The Supreme Court on Friday said it was 'very disturbed' at the course of developments involving public statements by the members of Parliament on the removal of the Chief Justice of India.
The observations were made during the hearing of a petition, a few hours before the Congress and other opposition parties submitted a notice to Rajya Sabha Chairman M Venkaiah Naidu for initiating impeachment proceedings against CJI Dipak Misra.
The apex court said it was 'very unfortunate' that despite knowing the law that till a certain point, the issue of impeachment cannot be made public, the politicians were holding public discussions.
After a brief hearing, a bench of Justices A K Sikri and Ashok Bhushan sought the assistance of Attorney General K K Venugopal to deal with the issue and a plea which has sought laying of guidelines to regulate the procedure to be followed prior to initiating a motion for removing a judge of the top court.
"We all are very disturbed about it," Justice Sikri said while asking the attorney general to assist in the matter.
The move came a day after the apex court rejected the pleas of those, including Congress leader Tehseen Poonawalla, seeking an independent probe into the death of special Central Bureau of Investigation Judge B H Loya, who was hearing the high-profile Sohrabuddin Sheikh fake encounter case in which Bharatiya Janata Party president Amit Shah was discharged by the court.
During the hearing on Friday, the apex court refused to gag the media at this stage from publishing or telecasting any information relating to the discussions and deliberations on removal of judges of either the apex court or the high courts.
Senior advocate Meenakshi Arora, representing an NGO, 'In Pursuit of Justice', argued that politicians were making all kinds of public statements about removal of a judge without there being any motion in this regard before Parliament.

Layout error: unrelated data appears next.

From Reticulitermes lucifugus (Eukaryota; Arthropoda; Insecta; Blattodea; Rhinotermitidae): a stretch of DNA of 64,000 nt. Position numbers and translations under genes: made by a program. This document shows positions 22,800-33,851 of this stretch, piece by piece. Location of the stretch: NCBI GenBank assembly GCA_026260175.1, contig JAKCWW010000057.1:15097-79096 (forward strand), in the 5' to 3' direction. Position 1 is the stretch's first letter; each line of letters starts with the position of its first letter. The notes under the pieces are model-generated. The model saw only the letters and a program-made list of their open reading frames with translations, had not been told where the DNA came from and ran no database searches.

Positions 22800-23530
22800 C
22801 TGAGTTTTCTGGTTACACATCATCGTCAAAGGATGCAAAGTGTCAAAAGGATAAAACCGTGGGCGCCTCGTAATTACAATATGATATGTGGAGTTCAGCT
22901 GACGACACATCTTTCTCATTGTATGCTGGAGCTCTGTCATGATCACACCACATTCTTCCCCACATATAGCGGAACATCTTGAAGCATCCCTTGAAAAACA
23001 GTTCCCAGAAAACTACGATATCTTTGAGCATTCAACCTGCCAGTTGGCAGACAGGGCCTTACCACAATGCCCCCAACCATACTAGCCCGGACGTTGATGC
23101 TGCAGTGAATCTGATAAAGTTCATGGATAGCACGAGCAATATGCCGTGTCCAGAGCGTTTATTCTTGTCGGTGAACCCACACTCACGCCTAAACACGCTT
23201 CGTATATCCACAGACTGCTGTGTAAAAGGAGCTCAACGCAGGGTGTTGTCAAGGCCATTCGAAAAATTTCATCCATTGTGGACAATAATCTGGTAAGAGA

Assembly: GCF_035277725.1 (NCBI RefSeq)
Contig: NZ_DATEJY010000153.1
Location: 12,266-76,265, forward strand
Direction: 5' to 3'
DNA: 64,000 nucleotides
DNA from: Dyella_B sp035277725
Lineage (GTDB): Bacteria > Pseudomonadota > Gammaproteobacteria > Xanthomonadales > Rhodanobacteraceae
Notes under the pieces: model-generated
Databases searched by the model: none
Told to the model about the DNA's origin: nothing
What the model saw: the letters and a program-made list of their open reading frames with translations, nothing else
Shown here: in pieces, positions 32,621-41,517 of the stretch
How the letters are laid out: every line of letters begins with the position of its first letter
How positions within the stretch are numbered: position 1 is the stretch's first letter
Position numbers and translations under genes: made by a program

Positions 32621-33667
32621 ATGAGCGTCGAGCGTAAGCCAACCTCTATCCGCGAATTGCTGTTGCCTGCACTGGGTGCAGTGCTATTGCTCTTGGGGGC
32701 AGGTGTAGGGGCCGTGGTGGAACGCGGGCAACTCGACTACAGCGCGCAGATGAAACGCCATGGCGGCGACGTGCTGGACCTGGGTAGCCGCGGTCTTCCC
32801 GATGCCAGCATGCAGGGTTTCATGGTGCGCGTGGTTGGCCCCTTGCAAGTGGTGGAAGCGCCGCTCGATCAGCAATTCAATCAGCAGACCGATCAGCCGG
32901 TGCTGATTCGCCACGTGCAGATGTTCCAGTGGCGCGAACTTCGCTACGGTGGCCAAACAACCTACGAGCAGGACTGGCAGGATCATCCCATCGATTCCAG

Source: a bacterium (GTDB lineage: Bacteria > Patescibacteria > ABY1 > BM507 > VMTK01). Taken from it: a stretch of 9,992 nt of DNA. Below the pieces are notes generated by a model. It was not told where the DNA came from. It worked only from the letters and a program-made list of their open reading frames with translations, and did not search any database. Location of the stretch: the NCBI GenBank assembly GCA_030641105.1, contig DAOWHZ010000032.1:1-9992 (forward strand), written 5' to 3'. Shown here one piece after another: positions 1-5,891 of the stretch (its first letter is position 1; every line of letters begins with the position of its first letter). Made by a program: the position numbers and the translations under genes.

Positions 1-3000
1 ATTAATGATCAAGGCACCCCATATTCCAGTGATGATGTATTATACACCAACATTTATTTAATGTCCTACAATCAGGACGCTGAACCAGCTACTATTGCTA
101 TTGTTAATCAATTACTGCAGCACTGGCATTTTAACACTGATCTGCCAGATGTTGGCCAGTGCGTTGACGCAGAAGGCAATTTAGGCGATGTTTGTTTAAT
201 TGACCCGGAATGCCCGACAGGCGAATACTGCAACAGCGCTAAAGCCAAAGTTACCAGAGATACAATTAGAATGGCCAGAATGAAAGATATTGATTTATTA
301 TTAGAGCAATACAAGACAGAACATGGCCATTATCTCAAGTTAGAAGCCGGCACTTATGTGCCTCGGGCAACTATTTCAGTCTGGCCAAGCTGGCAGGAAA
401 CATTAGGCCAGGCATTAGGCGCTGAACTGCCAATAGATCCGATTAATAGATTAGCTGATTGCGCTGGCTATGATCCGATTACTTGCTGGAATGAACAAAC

"There can be no discussion (about removal of a judge) till a point because that will have a serious impact on the functioning of the judge concerned," she said, adding, "We are divided on polarised lines. Politics is divided on it".
Apparently convinced with the argument, the bench observed, "This is very unfortunate what is happening".
When Arora raised the issue of gagging the media from publishing such public statements, the bench said, "The law is very clear. Everybody knows the law. Even legislature knows the law. Can we take it up on the judicial side, that is what we have to see."
The counsel, however, said a judge has to perform his duties "fearlessly" and such public statements cannot be made by the politicians like this.
The lawyer then requested the bench, "Please restrain the media".
To this, the apex court said it would not do so without hearing the attorney general and posted the matter for hearing on May 7.
The plea, filed by the NGO, has sought laying down of guidelines or modalities regulating procedure to be followed by MPs, desirous of initiating proceedings for removal of a judge of the Supreme Court or a high court, prior to initiating a motion under Article 124(4) and (5) and 217(1)(b) of the Constitution.
The petitioner has said the cause of action arose in the matter when a draft motion for removal of the CJI was released to the press on March 27 which had an effect of intimidating the judiciary.
"The Petitioners are also aggrieved by the act of bringing the draft motion in the public domain including releasing the same in the press and further statements being given by various MPs regarding their intention of initiating a motion to remove a judge of the Supreme Court even before such a motion was made in pursuance of the provision of Article 124(4) and (5) of the Constitution," the plea said.
Article 124(4) and (5) deal with the procedure to be followed for removal of an apex court judge.
The plea also referred to various media reports carrying the statements of MPs and politicians in this regard and said no law was made by Parliament which permits the circulation of draft notice of motion to the press.
"A threat to the independence of the judiciary in dispensing justice, without fear or favour, has violated the fundamental rights of the petitioners...," it said, adding any such statement should be first made in the house, while it is in session, before releasing them to the press or bringing it in public domain.
It said such discussions in public domain amounted to 'intimidation of the judiciary' and was a 'gross abuse' of the process of law.
"This scurrilous abuse of a judge and attack on his personal character is punishable contempt," it said, adding that these 'illegal acts' of parliamentarians have the effect of 'scandalising' the court.
It claimed that as per media reports, the acts of certain lawmakers have 'demeaned, damaged and placed at risk independence of judiciary'.
"The nation's interest requires that criticism of the judiciary must be measured, strictly rational, sober and proceed from the highest motives without being coloured by partisan spirit or pressure tactics or intimidatory attitude," it said.
The plea also said that the freedom of speech and expression does not postulate bringing down the image and intimidating the judiciary and setting a 'dangerous trend'.